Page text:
From Activity to Detachment

The NSG Activity was downsized to a Detachment on July 1, 1971, and most of the cryptologic and DF mission moved to Misawa, where the previous detachment was recommissioned as an Activity. According to Captain G. Patrick March (featured pictured), commander of NSGA Kami Seya (and later Rear Admiral and commander of the NSG Command), the relocation of the primary mission and functions of Kami Seya to Misawa was dictated by the Japan Realignment policy adopted by the US in 1970-71. Admiral March noted that we were very much concerned that the strong sense of continuity of mission and a tradition of excellence not be diminished. All of the Marines moved to Misawa on June 20, 1971. The large AN/FLR-11 and AN/GRD-6 HFDF arrays were dismantled. Kami Seya remained a Detachment of NSGA Misawa until May 23, 1984.

In a final address at Kami Seya, Captain March said that, “NSGA Kamiseya will be no more. During this period of time from 1952 to 1971 tens of thousands of the Navy’s finest have established an enviable record of achievement and a peerless tradition of excellence.”


However, several new SIGINT related units were soon established at Kami Seya. Most importantly, the Fleet Ocean Surveillance Facility (FOSIF) WESTPAC was activated at Kami Seya on February 15, 1972. The FOSIF in the Western Pacific was the last element of the US Navy’s Ocean Surveillance Information System (OSIS) to be constructed. The OSIS integrated all ocean surveillance information, collected by HFDF Networks, SOSUS undersea arrays, maritime reconnaissance aircraft, and the Classic Wizard ocean surveillance satellite system, and then distributed the product to Fleet commands. Organizationally, it comprised a Naval Ocean Surveillance Information Center (NOSIC) located at Suitland, Maryland; three Fleet Ocean Surveillance Information Centers (FOSICs) located at major Fleet commands, including one established with Commander-in-Chief Pacific Fleet (CINCPACFLT) at Pearl Harbor, Hawaii; and two FOSIFs, one at Rota in Spain which covered the Atlantic Ocean and the other at Kami Seya.

Commander Task Force 72 (CTF-72) Arrived

In addition, Commander Task Force 72 (CTF-72) arrived on February 23, 1973 and occupied one of the new buildings constructed after the fire. In July, when Patrol Force Seventh Fleet assumed full operational control of VQ-1, CTF-72 was officially redesignated Patrol and Reconnaissance Force Seventh Fleet. Other SIGINT related units were the Cryptologic Support Group (CSG) Seventh Fleet, which was transferred from Okinawa in June 1973, the Signals Analysis Laboratory (30 Department), and the North East Asia Tactical Information Communications Center (NEATICC).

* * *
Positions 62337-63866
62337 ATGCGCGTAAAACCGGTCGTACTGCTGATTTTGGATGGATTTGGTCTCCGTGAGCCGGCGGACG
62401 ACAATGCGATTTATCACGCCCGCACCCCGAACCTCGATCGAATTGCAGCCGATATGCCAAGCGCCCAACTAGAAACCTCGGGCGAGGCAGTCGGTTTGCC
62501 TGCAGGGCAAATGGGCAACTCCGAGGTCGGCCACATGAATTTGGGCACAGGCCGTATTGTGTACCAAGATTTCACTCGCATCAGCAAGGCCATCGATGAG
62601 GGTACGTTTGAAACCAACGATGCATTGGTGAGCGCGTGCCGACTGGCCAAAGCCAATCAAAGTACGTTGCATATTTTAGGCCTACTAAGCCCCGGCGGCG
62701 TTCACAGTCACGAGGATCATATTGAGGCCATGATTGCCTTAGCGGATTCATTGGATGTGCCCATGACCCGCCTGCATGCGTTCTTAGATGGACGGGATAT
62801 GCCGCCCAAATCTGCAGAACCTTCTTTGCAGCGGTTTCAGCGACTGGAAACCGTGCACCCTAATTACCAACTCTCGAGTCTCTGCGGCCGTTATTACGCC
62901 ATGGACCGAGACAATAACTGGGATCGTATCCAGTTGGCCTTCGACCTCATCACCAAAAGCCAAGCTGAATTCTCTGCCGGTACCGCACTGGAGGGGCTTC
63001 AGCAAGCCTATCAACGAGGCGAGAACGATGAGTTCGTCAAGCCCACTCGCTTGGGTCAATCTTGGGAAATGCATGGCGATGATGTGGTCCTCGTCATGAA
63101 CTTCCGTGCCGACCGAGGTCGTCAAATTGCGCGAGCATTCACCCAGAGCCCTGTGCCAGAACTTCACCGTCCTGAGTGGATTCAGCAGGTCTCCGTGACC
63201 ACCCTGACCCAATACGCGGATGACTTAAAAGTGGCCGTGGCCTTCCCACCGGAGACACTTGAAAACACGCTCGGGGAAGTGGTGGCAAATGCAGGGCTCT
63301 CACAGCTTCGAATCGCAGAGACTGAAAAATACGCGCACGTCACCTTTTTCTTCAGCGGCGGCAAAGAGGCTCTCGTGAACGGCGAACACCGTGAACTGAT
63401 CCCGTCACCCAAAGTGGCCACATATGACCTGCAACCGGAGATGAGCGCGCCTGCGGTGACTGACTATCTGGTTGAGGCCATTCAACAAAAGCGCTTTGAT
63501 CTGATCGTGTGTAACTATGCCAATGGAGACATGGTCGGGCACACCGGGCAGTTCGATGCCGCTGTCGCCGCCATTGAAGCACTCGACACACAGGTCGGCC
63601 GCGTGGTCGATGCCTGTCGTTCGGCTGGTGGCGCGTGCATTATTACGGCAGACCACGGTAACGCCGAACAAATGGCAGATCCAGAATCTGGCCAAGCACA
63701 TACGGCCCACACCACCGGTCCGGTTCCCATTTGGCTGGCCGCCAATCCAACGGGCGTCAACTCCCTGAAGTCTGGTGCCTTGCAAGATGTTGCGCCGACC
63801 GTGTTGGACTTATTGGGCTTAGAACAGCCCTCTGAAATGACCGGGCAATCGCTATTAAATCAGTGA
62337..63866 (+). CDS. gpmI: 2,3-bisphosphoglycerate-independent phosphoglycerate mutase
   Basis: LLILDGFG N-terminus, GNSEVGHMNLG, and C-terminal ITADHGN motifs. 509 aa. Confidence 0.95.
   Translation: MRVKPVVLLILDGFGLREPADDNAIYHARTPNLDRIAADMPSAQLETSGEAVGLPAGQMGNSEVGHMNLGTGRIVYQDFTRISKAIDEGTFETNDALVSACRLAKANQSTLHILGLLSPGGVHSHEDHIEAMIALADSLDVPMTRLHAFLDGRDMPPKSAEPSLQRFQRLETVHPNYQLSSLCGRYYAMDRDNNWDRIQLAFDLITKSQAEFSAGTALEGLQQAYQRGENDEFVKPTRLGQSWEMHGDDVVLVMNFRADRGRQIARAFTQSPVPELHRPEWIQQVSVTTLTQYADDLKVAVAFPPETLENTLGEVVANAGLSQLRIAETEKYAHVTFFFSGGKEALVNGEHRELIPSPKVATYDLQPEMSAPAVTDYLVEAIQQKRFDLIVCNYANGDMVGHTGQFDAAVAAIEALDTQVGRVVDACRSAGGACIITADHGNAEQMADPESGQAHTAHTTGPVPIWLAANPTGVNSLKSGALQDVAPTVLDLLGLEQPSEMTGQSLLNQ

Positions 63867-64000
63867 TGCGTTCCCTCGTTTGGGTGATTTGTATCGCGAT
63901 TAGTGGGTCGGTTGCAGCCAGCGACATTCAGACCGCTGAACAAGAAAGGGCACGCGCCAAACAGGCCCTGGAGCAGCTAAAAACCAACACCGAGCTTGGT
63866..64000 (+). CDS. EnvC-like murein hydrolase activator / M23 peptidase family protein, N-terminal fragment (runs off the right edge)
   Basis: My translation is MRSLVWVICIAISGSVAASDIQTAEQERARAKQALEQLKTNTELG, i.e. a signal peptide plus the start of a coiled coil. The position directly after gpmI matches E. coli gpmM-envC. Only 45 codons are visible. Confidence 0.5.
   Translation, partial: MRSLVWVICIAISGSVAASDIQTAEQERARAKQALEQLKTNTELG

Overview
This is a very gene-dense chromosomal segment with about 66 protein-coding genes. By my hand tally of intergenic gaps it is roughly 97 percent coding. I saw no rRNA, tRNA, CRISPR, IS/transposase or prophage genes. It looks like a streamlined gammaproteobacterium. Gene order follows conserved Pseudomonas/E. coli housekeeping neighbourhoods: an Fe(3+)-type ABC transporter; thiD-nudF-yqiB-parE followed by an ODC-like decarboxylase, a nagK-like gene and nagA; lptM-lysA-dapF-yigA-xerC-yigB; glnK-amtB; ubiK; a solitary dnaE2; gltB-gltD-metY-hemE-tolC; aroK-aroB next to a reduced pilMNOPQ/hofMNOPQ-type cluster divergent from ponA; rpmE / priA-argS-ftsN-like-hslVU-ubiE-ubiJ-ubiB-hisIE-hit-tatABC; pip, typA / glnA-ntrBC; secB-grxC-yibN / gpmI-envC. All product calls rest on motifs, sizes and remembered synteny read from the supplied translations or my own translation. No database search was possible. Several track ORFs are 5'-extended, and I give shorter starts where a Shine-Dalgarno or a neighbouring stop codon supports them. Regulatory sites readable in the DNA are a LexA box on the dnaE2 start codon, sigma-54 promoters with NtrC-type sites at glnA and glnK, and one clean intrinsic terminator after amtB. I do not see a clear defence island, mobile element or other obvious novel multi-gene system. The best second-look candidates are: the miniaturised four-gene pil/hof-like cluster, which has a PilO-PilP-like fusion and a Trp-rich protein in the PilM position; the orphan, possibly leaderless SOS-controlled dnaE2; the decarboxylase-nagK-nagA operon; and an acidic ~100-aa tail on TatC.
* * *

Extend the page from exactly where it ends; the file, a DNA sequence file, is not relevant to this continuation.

On 1 July 1974, the 6970th Support Group based at the NSA HQ at Fort Meade activated its OL-FX at Kami Seya. The unit was reassigned to the 6921st Security Wing at Misawa in 1974, which in turned reassigned it to the 6920th Security Wing in 1976. It was deactivated in 1977.

5.4Kami Seya NSG Activity Reestablished

Kami Seya was reinstated as an NSG Activity in May 1984. The station was revitalized, with new buildings and new antenna systems. Subordinate activities were maintained at Atsugi from December 15, 1971 to 1 August 1991, when VQ-1 moved to Misawa. It also had a detachment at Yokosuka until June 1995.

Support to the First Gulf War

The NSGA Activity and the Cryptologic Support Group Seventh Fleet provided significant support to the US Central Command during Operation Desert Shield, following Saddam Hussains invasion of Kuwait in August 1990, and Operation Desert Storm, the first Gulf War in January-February 1991, with the purview of FOSIF WESTPAC covering the Indian Ocean as well as the western Pacific. On January 16, the day war broke out, all Operations, Communications and Maintenance Departments went into a heightened state of preparedness. NSGA Kami Seya was later commended for meritorious service during the period from January 1, 1990 to March 31, 1991 by the Secretary of the Navy. His Letter of Commendation stated that:

The personnel of the Navy Security Group Activity, Kami Seya, Japan and Cryptologic Support Group Seventh Fleet displayed utmost professionalism and unparalleled technical expertise in providing timely special intelligence and communications support of critical importance to tactical commanders and the United States intelligence effort.

CAPT Gregory Dimuzio

Particularly impressive was their support of the United States Central Command and allied forces in the areas of electronic warfare target identification, tactical intelligence, communications support, and cryptologic direct support augmentation during DESERT SHIELD and DESERT STORM operations. Their resourcefulness, initiative, and professionalism were vital elements to mission success during the Gulf War.

The Closing of NSGA Kami Seya

CTMCM Jay R. Browne

On August 5, 1994, RADM Thomas F. Stevens, Commander NSG Command, announced the decision to terminate all communications functions at NSGA Kami Seya and close out the Naval Security Group presence at Kami Seya by June 1, 1995. NSGA Kami Seya was officially closed on June 1 and its personnel transferred to the new NSG Activity at Yokosuka. The Signals Analysis Laboratory (30 Department) also moved to Yokosuka.

Property deed between the US Navy and Japan, dated July 26, 1952. Courtesy of CTO1 Hugh H Rea Jr., USN Retired


Nautilus Institute for Security and Sustainability, 23 December 2015